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Dollar touches 20-year high, but kept in check by euro, as rates in focus

The dollar index, which measures the currency's value against a basket of peers, scaled a fresh two-decade peak of 109.48 before retreating

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Reuters New York
The dollar touched a fresh 20-year high on Monday, fuelled by hawkish comments by Federal Reserve Chair Jerome Powell, but was kept in check by the euro, which was supported by growing expectations for European Central Bank (ECB) rate hikes.
The dollar index, which measures the currency's value against a basket of peers, scaled a fresh two-decade peak of 109.48 before retreating.
The greenback was up 0.73% against Japan's yen, while Britain's pound notched a fresh 2-1/2 year low in thin trading, with the UK on a public holiday.
Powell told the Jackson Hole central banking conference in Wyoming on Friday that the Fed would raise rates as high as needed to restrict growth, and would keep them there "for some time" to bring down inflation that is running at more than three times the Fed's 2% goal.
"Powell's comments endorsed the pricing of a higher Fed funds rate for a longer period," said Kenneth Broux, a currency strategist at Societe Generale. "The assumption that the Fed would start cutting rates in mid-2023 is premature."
Money markets ramped up bets for a more aggressive Fed rate hike in September, with the chances of a 75 basis point hike now seen around 70%. U.S. Treasury yields shot up, with two-year bond yields hitting a 15-year high at around 3.49%.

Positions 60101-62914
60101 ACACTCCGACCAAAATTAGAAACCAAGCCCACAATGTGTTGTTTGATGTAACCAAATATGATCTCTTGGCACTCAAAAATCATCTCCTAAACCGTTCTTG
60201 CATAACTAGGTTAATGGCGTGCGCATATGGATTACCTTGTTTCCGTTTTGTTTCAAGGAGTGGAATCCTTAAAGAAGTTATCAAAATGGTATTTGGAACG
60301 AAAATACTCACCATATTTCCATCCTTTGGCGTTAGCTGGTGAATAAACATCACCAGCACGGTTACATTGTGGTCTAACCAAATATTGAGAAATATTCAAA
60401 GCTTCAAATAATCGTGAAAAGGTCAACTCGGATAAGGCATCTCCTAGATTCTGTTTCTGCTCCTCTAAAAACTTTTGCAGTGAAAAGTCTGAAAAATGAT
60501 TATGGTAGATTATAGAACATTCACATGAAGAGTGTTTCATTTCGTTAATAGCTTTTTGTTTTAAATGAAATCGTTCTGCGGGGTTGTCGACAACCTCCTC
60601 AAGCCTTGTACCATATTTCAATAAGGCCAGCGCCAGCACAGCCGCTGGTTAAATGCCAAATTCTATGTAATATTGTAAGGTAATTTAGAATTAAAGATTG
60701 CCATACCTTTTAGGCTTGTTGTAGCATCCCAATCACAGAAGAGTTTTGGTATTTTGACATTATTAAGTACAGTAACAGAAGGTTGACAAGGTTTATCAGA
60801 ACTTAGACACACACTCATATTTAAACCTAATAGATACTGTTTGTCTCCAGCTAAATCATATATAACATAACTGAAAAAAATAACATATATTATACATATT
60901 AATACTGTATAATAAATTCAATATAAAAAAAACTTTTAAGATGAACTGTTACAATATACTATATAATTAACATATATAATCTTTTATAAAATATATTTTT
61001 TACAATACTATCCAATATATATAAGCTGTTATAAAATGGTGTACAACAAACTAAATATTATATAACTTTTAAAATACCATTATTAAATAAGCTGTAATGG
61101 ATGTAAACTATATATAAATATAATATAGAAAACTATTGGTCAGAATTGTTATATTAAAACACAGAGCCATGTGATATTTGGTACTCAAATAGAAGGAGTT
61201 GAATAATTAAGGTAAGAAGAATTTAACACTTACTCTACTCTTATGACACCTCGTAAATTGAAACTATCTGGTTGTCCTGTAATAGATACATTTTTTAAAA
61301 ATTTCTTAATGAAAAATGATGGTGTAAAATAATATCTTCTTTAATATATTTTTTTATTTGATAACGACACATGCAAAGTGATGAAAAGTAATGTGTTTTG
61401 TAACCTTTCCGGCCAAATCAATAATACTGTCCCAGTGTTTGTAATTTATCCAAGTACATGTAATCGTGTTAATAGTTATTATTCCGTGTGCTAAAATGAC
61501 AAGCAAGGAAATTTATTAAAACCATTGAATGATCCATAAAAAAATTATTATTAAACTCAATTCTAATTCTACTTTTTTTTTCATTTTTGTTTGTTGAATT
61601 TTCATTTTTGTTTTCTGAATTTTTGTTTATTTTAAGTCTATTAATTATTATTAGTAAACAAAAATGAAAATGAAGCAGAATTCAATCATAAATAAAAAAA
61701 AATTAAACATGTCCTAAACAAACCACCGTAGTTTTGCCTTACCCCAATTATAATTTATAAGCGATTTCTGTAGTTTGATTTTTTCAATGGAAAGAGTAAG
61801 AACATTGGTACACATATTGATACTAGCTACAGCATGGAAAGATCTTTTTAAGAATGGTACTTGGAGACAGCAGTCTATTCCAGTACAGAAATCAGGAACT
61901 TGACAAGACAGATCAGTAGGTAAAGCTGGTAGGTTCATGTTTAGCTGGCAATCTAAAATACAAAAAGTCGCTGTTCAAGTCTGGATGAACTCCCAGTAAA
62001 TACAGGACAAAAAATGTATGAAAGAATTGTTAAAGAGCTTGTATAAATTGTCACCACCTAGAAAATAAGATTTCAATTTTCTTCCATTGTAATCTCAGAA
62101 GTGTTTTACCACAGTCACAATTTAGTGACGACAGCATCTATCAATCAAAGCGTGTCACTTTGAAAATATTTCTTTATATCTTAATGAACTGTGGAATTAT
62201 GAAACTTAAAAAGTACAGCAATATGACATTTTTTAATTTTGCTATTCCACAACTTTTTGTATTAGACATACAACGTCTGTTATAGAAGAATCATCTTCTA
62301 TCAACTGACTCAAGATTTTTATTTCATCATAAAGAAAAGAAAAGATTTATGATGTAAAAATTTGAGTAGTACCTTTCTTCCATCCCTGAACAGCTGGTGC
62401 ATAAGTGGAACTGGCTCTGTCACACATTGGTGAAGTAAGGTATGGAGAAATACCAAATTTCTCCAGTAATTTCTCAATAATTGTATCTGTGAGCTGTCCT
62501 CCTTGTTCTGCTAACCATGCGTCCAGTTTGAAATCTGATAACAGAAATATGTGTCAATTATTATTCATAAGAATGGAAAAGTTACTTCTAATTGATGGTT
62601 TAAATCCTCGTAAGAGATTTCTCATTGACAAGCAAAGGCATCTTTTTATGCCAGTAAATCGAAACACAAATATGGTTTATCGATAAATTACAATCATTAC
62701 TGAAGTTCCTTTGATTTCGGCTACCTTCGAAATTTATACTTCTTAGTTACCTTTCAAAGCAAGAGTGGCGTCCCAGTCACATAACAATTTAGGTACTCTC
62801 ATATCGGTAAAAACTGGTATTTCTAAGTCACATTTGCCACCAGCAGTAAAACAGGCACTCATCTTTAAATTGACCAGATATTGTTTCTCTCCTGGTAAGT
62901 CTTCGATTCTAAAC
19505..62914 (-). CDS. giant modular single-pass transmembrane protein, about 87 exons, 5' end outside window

Dollar touches 20-year high, but kept in check by euro, as rates in focus

The euro clawed its way higher, helped by "ECB comments and rumors including contemplation of a 75bps hike at the September 8th ECB meeting," said Derek Holt, head of capital markets economics at Scotiabank.
The euro was last up 0.34% against the dollar, but remained below parity at $0.99985.
ECB board member Isabel Schnabel warned on Saturday that central banks risk losing public trust and must act forcefully to curb inflation, even if that drags their economies into a recession.
"Central banks have no interest in being anything but hawkish right now, given inflation, so they will hike rates aggressively," said Nordea chief analyst Jan von Gerich.
A comment by German Economy Minister Robert Habeck that he expects gas prices to fall soon, with Germany making progress on its storage targets, may also have supported the euro.
The dollar index, after hitting its highest level in 20 years, pulled back, mainly based on the euro's rise, and was down 0.403% at $108.74 at 10:40 a.m. (1440 GMT).
Sterling fell to a 2-1/2-year low of $1.1649 versus the greenback and was last down 0.14% at $1.1713.
In cryptocurrencies, bitcoin recovered some ground to trade back above the $20,000 level.
 
Traders ramp up bets on 75-bps ECB hike

Euro zone money markets moved on Monday to price in a two-thirds chance of a large 75 basis-point European Central Bank (ECB) rate hike in September.

Particularly in focus was ECB board member Isabel Schnabel, who argued that the risk is rising that long-term inflation expectations ‘de-anchor’ from the bank’s 2 per cent target.

Others said frontloading hikes would be reasonable and that the neutral rate, estimated around 1.5 per cent, should be reached before year-end or first quarter 2023.

(Only the headline and picture of this report may have been reworked by the Business Standard staff; the rest of the content is auto-generated from a syndicated feed.)

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First Published: Aug 29 2022 | 9:43 PM IST

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